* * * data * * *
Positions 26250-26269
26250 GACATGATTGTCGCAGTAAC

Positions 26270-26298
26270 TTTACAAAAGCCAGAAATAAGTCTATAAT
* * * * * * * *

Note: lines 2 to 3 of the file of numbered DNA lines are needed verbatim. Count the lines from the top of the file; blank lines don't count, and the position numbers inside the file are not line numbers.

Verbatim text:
26250 GACATGATTGTCGCAGTAAC

Positions 26270-26298